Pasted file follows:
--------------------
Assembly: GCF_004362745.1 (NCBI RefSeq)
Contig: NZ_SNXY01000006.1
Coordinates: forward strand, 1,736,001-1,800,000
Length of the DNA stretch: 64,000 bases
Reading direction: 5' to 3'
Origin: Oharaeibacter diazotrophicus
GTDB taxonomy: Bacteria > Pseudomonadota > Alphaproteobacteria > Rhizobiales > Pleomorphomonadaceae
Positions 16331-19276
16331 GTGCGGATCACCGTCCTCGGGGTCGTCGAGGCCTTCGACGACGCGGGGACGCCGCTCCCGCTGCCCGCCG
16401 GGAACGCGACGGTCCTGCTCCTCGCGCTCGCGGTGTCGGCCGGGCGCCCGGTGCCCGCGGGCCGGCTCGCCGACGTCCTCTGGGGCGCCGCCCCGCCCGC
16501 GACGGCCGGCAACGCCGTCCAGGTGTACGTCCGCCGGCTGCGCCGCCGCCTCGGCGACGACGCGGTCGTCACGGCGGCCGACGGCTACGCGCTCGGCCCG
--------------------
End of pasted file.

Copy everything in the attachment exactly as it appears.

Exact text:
Assembly: GCF_004362745.1 (NCBI RefSeq)
Contig: NZ_SNXY01000006.1
Coordinates: forward strand, 1,736,001-1,800,000
Length of the DNA stretch: 64,000 bases
Reading direction: 5' to 3'
Origin: Oharaeibacter diazotrophicus
GTDB taxonomy: Bacteria > Pseudomonadota > Alphaproteobacteria > Rhizobiales > Pleomorphomonadaceae
Positions 16331-19276
16331 GTGCGGATCACCGTCCTCGGGGTCGTCGAGGCCTTCGACGACGCGGGGACGCCGCTCCCGCTGCCCGCCG
16401 GGAACGCGACGGTCCTGCTCCTCGCGCTCGCGGTGTCGGCCGGGCGCCCGGTGCCCGCGGGCCGGCTCGCCGACGTCCTCTGGGGCGCCGCCCCGCCCGC
16501 GACGGCCGGCAACGCCGTCCAGGTGTACGTCCGCCGGCTGCGCCGCCGCCTCGGCGACGACGCGGTCGTCACGGCGGCCGACGGCTACGCGCTCGGCCCG